18. 18. The Direct Realist’s Response, continued • And direct realists can account for such properties by straightforwardly appealing to various physical and physiological considerations: – e.g. a circular table may look elliptical (or of another size) from a certain angle because of perspectival distortion; – e.g. a copper penny of a certain hue may look to be of a different hue from another angle for many reasons (lighting effects, the visual acuity of the viewer etc) • There is nothing in such commonplace facts which means we must posit the existence of something other than physical objects as the objects of immediate awareness. • And the notion of an ‘ideal observer’ seeing an object under normal lighting conditions whilst in a normal frame of mind etc and so knowing the real properties of the object is a perfectly defensible idea: this is what we mean when we say e.g. ‘the table is circular, and blue’ etc • That is: we perceive physical objects, not sense-data, but not all properties of physical objects are mind-independent. (But! Is this the primary/secondary quality distinction here?)
  19. 19. Appearance and Reality: the arguments from illusion and hallucination • These arguments should sound somewhat familiar. – What are they? – What’s the difference between an illusion and a hallucination?
  20. 20. Ayer’s argument from illusion 1. We perceive something having some property F e.g. a straight stick half submerged in water which hence looks bent. 2. When we perceive something having some property F then there is something that has this property. 3. But in the case of a perceptual illusion then the property F is not really possessed by the object e.g. the stick is not really bent. 4. So the property F must be a mental construct (a sense-datum or idea). (We only know the stick is really straight by inference from previous data.) 5. In perceptual illusions, we perceive sense-data and not physical objects directly. 6. But illusions can be subjectively indistinguishable from veridical (=truthful) perceptions. 7. So in the case of both illusions and veridical perception we actually perceive only sense-data. 8. So direct realism is false.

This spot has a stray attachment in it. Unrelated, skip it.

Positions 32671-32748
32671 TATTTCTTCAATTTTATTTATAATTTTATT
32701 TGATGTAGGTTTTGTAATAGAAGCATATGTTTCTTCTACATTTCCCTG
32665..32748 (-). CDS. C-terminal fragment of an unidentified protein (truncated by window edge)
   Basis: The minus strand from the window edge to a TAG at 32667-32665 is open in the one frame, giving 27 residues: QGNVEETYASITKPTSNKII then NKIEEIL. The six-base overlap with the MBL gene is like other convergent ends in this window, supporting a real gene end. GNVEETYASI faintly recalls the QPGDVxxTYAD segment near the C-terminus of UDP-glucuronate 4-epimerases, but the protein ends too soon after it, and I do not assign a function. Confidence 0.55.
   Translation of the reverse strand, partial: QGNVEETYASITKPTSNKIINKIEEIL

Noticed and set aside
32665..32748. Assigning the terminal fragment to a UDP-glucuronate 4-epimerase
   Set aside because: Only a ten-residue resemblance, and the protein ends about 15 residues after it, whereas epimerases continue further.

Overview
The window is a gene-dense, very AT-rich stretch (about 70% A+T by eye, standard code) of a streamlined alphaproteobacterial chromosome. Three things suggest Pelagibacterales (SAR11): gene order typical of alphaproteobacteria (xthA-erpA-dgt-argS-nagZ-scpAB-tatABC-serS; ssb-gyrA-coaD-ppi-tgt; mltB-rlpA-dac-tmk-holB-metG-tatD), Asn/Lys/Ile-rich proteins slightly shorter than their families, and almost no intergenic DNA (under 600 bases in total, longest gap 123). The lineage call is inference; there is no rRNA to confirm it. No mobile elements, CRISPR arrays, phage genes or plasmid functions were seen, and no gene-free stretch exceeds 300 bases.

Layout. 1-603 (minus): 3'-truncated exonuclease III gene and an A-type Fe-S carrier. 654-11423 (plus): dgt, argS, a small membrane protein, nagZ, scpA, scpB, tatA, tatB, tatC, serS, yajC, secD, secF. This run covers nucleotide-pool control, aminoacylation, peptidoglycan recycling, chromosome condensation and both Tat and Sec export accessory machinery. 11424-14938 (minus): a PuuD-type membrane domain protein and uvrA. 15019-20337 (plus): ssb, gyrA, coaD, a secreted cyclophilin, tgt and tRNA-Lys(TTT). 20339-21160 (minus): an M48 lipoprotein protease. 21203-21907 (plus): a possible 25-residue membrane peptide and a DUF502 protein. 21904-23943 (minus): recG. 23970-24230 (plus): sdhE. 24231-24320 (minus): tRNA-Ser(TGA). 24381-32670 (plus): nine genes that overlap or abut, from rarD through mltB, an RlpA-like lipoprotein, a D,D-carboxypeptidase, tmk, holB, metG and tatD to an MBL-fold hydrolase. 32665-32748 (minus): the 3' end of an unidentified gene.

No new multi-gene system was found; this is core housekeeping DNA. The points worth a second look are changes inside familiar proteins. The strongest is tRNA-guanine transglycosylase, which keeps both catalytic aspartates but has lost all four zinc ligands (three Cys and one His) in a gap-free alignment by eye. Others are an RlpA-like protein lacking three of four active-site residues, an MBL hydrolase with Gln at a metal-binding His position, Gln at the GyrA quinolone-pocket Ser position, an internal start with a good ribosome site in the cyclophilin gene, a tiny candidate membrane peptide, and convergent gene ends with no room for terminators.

21. 21. Countering the argument from illusion • The argument involves a question-begging assumption that if something appears F to subject S, then S is immediately aware of something that is F. • But Direct Realists can hold that object O may appear F to S, even though O is not F. – As with the argument from perceptual variation, the object may have relational properties as well as directly perceived physical ones. – e.g. the stick may have the property of ‘looking bent when partly immersed in water’ – and ‘looking bent’ and ‘being bent’ are different properties. • In addition, there are perfectly good scientific explanations of illusions which don’t involve positing other objects of awareness beyond the directly physical – e.g. a straight stick submerged in water may look bent as water has a different refractive index to air and so bends light differently. The straight stick's appearing bent is thus explainable without needing to posit some tertium quid which is bent.